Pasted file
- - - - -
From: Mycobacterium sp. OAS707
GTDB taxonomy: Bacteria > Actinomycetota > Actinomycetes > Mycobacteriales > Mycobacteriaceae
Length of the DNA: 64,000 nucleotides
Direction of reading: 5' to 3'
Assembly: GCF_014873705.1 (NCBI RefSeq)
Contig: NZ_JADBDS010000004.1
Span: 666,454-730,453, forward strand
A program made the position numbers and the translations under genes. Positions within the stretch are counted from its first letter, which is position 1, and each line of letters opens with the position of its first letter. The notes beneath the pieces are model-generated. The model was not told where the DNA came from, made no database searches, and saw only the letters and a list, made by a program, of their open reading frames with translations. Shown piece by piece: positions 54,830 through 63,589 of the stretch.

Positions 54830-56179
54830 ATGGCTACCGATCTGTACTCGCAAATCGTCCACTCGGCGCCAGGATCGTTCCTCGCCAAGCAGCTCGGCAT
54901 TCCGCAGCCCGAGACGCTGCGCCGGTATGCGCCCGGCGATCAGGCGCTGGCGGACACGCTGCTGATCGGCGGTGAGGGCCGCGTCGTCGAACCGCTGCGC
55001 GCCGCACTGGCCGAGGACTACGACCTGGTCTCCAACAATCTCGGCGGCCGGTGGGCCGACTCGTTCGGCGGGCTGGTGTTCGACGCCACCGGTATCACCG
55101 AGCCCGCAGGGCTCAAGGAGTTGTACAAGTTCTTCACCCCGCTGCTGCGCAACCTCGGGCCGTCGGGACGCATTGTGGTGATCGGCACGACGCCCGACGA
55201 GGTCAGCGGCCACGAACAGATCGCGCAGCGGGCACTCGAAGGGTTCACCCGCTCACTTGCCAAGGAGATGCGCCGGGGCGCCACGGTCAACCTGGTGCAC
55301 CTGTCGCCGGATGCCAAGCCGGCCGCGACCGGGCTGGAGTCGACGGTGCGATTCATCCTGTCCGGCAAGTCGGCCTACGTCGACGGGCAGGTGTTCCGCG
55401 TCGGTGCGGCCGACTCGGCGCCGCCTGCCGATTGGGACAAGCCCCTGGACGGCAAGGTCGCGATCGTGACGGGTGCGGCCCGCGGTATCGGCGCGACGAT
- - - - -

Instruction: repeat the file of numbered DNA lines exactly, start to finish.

From: Mycobacterium sp. OAS707
GTDB taxonomy: Bacteria > Actinomycetota > Actinomycetes > Mycobacteriales > Mycobacteriaceae
Length of the DNA: 64,000 nucleotides
Direction of reading: 5' to 3'
Assembly: GCF_014873705.1 (NCBI RefSeq)
Contig: NZ_JADBDS010000004.1
Span: 666,454-730,453, forward strand
A program made the position numbers and the translations under genes. Positions within the stretch are counted from its first letter, which is position 1, and each line of letters opens with the position of its first letter. The notes beneath the pieces are model-generated. The model was not told where the DNA came from, made no database searches, and saw only the letters and a list, made by a program, of their open reading frames with translations. Shown piece by piece: positions 54,830 through 63,589 of the stretch.

Positions 54830-56179
54830 ATGGCTACCGATCTGTACTCGCAAATCGTCCACTCGGCGCCAGGATCGTTCCTCGCCAAGCAGCTCGGCAT
54901 TCCGCAGCCCGAGACGCTGCGCCGGTATGCGCCCGGCGATCAGGCGCTGGCGGACACGCTGCTGATCGGCGGTGAGGGCCGCGTCGTCGAACCGCTGCGC
55001 GCCGCACTGGCCGAGGACTACGACCTGGTCTCCAACAATCTCGGCGGCCGGTGGGCCGACTCGTTCGGCGGGCTGGTGTTCGACGCCACCGGTATCACCG
55101 AGCCCGCAGGGCTCAAGGAGTTGTACAAGTTCTTCACCCCGCTGCTGCGCAACCTCGGGCCGTCGGGACGCATTGTGGTGATCGGCACGACGCCCGACGA
55201 GGTCAGCGGCCACGAACAGATCGCGCAGCGGGCACTCGAAGGGTTCACCCGCTCACTTGCCAAGGAGATGCGCCGGGGCGCCACGGTCAACCTGGTGCAC
55301 CTGTCGCCGGATGCCAAGCCGGCCGCGACCGGGCTGGAGTCGACGGTGCGATTCATCCTGTCCGGCAAGTCGGCCTACGTCGACGGGCAGGTGTTCCGCG
55401 TCGGTGCGGCCGACTCGGCGCCGCCTGCCGATTGGGACAAGCCCCTGGACGGCAAGGTCGCGATCGTGACGGGTGCGGCCCGCGGTATCGGCGCGACGAT